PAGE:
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Cited By (8)

* Cited by examiner, † Cited by third party
Publication number Priority date Publication date Assignee Title
US2788322A (en) * 1954-06-25 1957-04-09 Standard Oil Co Thermal diffusion apparatus
US2860514A (en) * 1955-06-29 1958-11-18 Lauru Lucien Apparatus for measuring muscular forces involved in various movements
US2901905A (en) * 1955-10-06 1959-09-01 Ohio Commw Eng Co Portable strain gauge calibrator
US2932968A (en) * 1957-05-08 1960-04-19 Thomas N Scoville Tuberosity meter
US3063630A (en) * 1959-05-28 1962-11-13 Smith Kline French Lab Motor activity indicator
US3090226A (en) * 1955-02-16 1963-05-21 Ulrich A Corti Motion measuring apparatus
US3504540A (en) * 1968-12-06 1970-04-07 Us Army Foot pad force measurement instrument
US3826145A (en) * 1973-03-01 1974-07-30 Farland K Mc Electrical ataxiameter

Citations (8)

* Cited by examiner, † Cited by third party
Publication number Priority date Publication date Assignee Title
US1639411A (en) * 1916-11-25 1927-08-16 Zeiss Carl Fa Receiver for heat signs
US1970103A (en) * 1932-03-25 1934-08-14 Gen Electric Control system
US2199082A (en) * 1938-10-22 1940-04-30 Leeds & Northrup Co Radiation pyrometry
US2252464A (en) * 1937-12-06 1941-08-12 United Aircraft Corp Stress measuring means
US2290387A (en) * 1938-08-01 1942-07-21 Schwartz Russell Plato Means for recording the gait and muscle functioning of animate bodies
US2378039A (en) * 1942-04-30 1945-06-12 Abraham W Schenker Device for measuring pressures exerted by certain body portions on a support therefor
US2499033A (en) * 1947-05-26 1950-02-28 North American Aviation Inc Impact dynamometer
US2597751A (en) * 1948-02-26 1952-05-20 Baldwin Lima Hamilton Corp Bending beam load weighing device

Patent Citations (8)

* Cited by examiner, † Cited by third party
Publication number Priority date Publication date Assignee Title
US1639411A (en) * 1916-11-25 1927-08-16 Zeiss Carl Fa Receiver for heat signs
US1970103A (en) * 1932-03-25 1934-08-14 Gen Electric Control system
US2252464A (en) * 1937-12-06 1941-08-12 United Aircraft Corp Stress measuring means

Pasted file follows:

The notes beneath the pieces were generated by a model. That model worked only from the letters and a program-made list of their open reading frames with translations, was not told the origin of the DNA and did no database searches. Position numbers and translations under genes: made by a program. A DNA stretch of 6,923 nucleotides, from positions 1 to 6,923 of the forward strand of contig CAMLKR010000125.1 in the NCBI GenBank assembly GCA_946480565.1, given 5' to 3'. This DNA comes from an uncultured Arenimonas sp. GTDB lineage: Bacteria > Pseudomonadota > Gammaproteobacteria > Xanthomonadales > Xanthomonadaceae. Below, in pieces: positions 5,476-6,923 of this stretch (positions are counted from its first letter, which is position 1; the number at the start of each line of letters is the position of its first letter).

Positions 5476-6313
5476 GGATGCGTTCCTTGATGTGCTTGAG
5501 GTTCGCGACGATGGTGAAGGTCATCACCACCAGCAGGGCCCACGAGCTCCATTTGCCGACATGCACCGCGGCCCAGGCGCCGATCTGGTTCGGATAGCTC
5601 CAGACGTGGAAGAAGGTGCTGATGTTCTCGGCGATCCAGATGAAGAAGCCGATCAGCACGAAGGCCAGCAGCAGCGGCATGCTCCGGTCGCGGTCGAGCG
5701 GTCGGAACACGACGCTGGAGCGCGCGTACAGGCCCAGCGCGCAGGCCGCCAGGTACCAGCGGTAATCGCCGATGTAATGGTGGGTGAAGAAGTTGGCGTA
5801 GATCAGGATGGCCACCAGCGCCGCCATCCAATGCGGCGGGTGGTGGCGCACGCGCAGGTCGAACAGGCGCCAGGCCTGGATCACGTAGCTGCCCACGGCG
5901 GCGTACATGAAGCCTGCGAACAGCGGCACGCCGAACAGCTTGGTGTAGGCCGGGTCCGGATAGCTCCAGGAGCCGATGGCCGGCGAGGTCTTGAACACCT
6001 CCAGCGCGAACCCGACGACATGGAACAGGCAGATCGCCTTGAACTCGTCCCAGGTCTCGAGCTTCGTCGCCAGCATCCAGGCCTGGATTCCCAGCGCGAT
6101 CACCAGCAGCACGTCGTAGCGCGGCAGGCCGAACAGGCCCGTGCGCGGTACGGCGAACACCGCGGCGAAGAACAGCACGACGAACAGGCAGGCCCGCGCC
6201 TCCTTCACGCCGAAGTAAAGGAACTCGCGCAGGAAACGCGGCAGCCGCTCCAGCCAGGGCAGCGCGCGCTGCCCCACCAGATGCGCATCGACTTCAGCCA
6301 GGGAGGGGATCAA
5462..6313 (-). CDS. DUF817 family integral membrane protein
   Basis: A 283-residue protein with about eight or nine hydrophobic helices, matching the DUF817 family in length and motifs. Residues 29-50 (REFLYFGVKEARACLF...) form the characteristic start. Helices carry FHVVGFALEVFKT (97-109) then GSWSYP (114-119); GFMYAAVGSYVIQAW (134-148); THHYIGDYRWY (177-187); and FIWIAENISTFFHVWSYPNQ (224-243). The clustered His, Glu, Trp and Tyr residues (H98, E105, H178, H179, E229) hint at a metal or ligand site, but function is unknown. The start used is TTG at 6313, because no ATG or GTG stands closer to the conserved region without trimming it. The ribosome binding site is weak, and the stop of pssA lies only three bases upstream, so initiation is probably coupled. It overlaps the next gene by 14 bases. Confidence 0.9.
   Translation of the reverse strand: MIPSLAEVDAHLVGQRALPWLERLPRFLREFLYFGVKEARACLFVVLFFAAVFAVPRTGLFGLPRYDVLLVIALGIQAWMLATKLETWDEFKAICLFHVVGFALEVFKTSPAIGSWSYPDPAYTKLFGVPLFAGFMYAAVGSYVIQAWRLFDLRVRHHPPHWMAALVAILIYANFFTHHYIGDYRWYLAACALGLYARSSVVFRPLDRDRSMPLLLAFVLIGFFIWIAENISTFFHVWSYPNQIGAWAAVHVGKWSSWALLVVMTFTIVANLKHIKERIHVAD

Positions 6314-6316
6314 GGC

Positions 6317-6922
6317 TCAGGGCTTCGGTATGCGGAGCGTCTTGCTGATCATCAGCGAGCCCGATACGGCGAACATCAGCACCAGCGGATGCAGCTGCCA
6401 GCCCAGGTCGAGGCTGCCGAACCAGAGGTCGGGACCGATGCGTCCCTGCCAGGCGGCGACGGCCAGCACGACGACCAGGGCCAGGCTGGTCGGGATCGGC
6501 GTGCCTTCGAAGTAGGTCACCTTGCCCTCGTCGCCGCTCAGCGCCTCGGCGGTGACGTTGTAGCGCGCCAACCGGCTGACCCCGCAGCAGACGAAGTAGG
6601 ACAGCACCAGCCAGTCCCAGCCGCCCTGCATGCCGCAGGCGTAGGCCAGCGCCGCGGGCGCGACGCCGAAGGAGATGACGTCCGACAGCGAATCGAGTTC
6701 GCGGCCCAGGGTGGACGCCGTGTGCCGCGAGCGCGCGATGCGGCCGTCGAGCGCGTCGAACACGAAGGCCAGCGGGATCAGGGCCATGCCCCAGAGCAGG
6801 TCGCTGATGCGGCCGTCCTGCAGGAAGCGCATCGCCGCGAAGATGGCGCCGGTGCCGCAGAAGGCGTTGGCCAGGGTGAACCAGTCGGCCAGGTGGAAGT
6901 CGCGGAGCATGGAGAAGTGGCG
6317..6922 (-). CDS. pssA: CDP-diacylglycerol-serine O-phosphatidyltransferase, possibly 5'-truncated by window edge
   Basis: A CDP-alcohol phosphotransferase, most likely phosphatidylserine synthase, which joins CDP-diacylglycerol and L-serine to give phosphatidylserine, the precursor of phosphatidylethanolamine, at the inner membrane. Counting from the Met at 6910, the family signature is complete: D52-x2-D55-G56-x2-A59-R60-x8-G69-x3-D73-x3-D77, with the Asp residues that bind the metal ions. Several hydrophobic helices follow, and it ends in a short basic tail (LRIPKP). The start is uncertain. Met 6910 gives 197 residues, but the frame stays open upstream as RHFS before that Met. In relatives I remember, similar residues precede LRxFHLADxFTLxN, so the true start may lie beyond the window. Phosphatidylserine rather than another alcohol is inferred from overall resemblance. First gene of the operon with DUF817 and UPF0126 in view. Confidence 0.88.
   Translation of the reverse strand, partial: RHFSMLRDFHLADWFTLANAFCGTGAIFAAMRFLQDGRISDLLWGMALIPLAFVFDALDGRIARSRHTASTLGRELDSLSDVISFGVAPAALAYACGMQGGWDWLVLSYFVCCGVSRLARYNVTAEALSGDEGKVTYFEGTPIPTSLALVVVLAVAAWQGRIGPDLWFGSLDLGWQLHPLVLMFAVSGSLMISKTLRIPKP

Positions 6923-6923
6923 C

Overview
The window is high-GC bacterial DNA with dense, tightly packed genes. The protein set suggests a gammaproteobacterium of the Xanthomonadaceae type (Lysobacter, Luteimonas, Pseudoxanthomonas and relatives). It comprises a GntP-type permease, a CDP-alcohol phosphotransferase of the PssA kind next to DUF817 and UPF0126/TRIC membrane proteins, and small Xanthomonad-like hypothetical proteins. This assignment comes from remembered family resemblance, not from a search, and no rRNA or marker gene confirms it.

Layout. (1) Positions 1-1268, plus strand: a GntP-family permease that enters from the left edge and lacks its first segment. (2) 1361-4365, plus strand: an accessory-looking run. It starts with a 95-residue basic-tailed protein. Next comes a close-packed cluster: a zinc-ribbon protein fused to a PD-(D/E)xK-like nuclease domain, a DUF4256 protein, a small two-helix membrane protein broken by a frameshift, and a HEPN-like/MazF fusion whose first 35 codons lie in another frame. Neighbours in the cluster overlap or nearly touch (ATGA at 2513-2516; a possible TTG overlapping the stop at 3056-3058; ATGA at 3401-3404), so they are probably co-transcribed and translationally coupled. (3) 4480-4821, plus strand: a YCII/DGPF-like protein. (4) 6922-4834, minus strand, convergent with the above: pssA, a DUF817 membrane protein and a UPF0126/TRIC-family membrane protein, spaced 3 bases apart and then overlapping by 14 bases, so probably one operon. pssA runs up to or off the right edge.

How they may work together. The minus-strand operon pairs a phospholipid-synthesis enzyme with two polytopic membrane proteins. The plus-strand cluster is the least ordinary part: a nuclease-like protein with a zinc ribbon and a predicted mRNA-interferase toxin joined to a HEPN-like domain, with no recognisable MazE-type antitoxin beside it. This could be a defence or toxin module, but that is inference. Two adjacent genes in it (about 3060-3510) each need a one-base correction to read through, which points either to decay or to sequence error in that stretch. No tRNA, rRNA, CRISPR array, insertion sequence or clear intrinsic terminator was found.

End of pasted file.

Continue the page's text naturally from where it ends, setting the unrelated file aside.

US2290387A (en) * 1938-08-01 1942-07-21 Schwartz Russell Plato Means for recording the gait and muscle functioning of animate bodies
US2199082A (en) * 1938-10-22 1940-04-30 Leeds & Northrup Co Radiation pyrometry
US2378039A (en) * 1942-04-30 1945-06-12 Abraham W Schenker Device for measuring pressures exerted by certain body portions on a support therefor
US2499033A (en) * 1947-05-26 1950-02-28 North American Aviation Inc Impact dynamometer
US2597751A (en) * 1948-02-26 1952-05-20 Baldwin Lima Hamilton Corp Bending beam load weighing device

Cited By (8)

* Cited by examiner, † Cited by third party
Publication number Priority date Publication date Assignee Title
US2788322A (en) * 1954-06-25 1957-04-09 Standard Oil Co Thermal diffusion apparatus
US3090226A (en) * 1955-02-16 1963-05-21 Ulrich A Corti Motion measuring apparatus
US2860514A (en) * 1955-06-29 1958-11-18 Lauru Lucien Apparatus for measuring muscular forces involved in various movements
US2901905A (en) * 1955-10-06 1959-09-01 Ohio Commw Eng Co Portable strain gauge calibrator
US2932968A (en) * 1957-05-08 1960-04-19 Thomas N Scoville Tuberosity meter
US3063630A (en) * 1959-05-28 1962-11-13 Smith Kline French Lab Motor activity indicator
US3504540A (en) * 1968-12-06 1970-04-07 Us Army Foot pad force measurement instrument
US3826145A (en) * 1973-03-01 1974-07-30 Farland K Mc Electrical ataxiameter